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It's time sharebrokers had uniform fee disclosure

NZ Funds chief executive Michael Lang says it is time sharebrokers faced a uniform fees disclosure regime like managed funds.

Wednesday, October 21st 2020, 7:03PM

by Michael Lang

In New Zealand, on the front page of the Financial Market Authority’s (FMA) website, you will find an orange box titled “How much of your KiwiSaver return is made up of fees?”.

It sits just under the tagline “Promoting fair, efficient and transparent financial markets”. What you will not find is anything on how much a share broker charges to manage your retirement savings.

Fees, or how much a client is charged to have their money managed, is an important ingredient to consider if New Zealanders are to make informed investment decisions. Fortunately, fees are also one of the few variables in finance which are relatively certain (performance fees are of course an exception).

For many years New Zealand was the ‘wild west’ of fee calculations and disclosure. Even if investment organisations had wanted to disclose what they were charging their clients, there was no single set of rules which others were obligated to follow.

This made comparing managers’ fees and costs an exasperating and ultimately futile exercise. And without ‘transparent’ there can be little chance of ‘efficient’.

Fortunately, in 2013 one of the first things the new regulator did was establish a single set of rules for disclosing fees and costs.

The measure labelled ‘Total Annual Fund Charges’ covers managers’ base fees, performance fees, portfolio expenses, underlying manager costs and many more factors besides. It does not take entry and exit fees, brokerage or currency translation ‘mark-ups’ into account.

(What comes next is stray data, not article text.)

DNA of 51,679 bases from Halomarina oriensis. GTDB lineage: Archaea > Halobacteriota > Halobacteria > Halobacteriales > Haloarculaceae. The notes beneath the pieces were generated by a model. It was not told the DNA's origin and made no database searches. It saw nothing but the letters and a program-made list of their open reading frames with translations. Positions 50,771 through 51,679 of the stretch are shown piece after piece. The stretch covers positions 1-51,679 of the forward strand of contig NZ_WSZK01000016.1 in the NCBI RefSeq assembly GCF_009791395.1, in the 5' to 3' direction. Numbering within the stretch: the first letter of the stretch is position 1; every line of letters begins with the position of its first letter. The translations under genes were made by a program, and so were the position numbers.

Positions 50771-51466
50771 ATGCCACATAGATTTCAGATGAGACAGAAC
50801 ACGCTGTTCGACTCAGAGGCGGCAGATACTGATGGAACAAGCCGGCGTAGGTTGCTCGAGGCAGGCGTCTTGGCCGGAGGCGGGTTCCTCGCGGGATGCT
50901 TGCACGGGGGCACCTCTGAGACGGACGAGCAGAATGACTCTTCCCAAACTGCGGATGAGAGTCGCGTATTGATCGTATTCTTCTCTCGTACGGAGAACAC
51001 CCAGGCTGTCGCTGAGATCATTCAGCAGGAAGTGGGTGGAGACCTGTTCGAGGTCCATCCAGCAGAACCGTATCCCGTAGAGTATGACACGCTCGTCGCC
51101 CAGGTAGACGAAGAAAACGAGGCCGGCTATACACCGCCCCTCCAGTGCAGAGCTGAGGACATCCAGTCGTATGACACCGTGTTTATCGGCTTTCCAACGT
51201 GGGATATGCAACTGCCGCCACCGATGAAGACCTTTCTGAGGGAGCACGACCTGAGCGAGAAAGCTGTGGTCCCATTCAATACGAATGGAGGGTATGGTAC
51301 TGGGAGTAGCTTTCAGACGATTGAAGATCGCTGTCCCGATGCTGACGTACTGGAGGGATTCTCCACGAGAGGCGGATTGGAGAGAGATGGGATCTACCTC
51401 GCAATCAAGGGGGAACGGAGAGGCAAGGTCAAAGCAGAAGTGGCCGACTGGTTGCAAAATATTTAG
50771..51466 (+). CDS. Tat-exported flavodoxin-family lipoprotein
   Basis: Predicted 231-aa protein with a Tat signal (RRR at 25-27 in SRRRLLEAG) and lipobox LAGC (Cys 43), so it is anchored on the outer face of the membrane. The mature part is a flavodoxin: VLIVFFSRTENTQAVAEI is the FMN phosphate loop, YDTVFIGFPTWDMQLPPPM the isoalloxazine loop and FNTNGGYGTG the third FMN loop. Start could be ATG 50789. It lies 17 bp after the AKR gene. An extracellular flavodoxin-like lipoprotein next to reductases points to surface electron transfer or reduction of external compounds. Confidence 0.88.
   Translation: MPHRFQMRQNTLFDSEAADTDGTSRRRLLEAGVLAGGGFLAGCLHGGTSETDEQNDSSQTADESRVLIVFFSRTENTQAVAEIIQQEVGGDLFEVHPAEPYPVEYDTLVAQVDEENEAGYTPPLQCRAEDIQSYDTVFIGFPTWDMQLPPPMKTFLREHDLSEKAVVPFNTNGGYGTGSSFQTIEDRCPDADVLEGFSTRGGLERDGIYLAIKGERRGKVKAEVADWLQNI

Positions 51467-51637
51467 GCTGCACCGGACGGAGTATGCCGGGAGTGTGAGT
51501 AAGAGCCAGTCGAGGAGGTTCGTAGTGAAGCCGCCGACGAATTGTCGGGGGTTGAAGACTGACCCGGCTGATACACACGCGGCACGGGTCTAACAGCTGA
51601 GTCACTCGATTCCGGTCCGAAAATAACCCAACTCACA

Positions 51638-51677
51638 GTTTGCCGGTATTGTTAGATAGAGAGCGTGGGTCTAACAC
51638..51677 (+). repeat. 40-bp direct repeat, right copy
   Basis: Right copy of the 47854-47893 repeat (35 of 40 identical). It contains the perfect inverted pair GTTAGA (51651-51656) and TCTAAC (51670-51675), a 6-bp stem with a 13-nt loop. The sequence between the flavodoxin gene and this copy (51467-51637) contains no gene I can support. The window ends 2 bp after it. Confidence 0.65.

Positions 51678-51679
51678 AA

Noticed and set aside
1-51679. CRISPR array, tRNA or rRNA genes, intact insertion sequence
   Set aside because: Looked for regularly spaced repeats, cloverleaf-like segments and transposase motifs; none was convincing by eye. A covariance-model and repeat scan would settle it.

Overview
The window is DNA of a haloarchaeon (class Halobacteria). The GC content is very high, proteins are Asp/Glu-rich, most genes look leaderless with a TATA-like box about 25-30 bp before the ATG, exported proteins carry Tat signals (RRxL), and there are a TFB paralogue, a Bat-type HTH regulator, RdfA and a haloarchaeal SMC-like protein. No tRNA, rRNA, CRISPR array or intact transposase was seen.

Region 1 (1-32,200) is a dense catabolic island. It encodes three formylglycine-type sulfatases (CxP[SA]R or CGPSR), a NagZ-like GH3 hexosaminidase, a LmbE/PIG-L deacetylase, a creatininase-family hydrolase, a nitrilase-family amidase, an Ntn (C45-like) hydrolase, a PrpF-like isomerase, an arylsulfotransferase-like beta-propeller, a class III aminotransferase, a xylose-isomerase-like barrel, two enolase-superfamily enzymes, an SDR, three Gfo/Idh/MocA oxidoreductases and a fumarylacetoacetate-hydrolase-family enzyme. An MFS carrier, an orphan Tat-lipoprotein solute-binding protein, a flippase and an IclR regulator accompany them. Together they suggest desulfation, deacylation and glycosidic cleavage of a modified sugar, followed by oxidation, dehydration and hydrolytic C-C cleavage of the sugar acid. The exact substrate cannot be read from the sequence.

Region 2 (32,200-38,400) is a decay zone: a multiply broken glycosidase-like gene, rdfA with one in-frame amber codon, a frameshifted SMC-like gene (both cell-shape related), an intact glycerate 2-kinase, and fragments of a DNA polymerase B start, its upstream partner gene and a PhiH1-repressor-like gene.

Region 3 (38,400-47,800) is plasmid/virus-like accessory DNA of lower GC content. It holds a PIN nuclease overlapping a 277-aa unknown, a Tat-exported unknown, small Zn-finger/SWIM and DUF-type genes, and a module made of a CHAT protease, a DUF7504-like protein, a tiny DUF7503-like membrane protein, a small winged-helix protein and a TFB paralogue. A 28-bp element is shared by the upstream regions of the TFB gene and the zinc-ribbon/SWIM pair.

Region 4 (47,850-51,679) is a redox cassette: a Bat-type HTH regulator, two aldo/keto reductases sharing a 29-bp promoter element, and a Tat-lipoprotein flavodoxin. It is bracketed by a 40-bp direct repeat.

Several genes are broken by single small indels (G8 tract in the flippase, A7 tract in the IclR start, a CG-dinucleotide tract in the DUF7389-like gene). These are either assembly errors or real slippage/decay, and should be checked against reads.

But as all managers must now follow the same set of rules, it does for the first time in New Zealand’s history allow for an ‘apples to apples’ comparison of the costs of having your money managed. Well, almost.

Missing from New Zealand’s regulatory regime is the multi-billion-dollar share broker industry. New Zealand’s share brokers have long since evolved from promoting individual shares to managing sophisticated, highly diversified investment accounts which contain local and international shares, bonds, ETFs and managed funds.

Many also include alternative assets like private equity and hedge funds. In short, exactly the same investments a fund manager provides, but without the obligation to calculate fees and expenses using the same set of rules everyone else in the market follows.

Sooner or later every financial adviser, whether they work for a broker or fund manager, will be asked by a client to review either their managed fund or broker-built investment portfolio.

Without forensic analysis the adviser will find comparing the costs of two – almost identical investment portfolios – impossible. How then can the adviser provide their client with an informed investment recommendation? They just can’t.

To illustrate the problem, NZ Funds analysed the secondary disclosure statements of the five major share brokers. The results are shown below.

Unlike managed funds, there is no consistency and the disclosures are difficult to understand, even for a market participant. There is also no example of the likely costs an investor may pay. In some client reports, NZ Funds found the estimated fees and costs to be higher than the fees and costs disclosed in the report.

One area that was not disclosed in some client reports was the costs associated with investing in ETFs.

This was not surprising as there is currently no requirement to disclose the fees of the underlying managers of ETFs, listed funds, managed funds, and private equity.

The share broking industry advises on an estimated $50 billion of New Zealanders’ savings. It is directly comparable to the managed funds industry, providing access to exactly the same underlying investments. At the age of 65, the billions accumulated in KiwiSaver will become eligible for withdrawal and re-investment into what may appear to be cheaper share broker accounts.

The regulator has already done the hard work of designing a single set of rules for fee and cost disclosure.

Now, all that remains to be done to facilitate “fair, efficient and transparent financial markets”, is to ensure it is applied equally to the share broking industry in New Zealand, as it already is in Australia.

 

 

 

Michael Lang is Chief Executive at NZ Funds. New Zealand Funds Management is the issuer of the NZ Funds KiwiSaver Scheme.

Tags: fees FMA KiwiSaver Michael Lang NZ Funds

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Last updated: 23 November 2020 12:23pm

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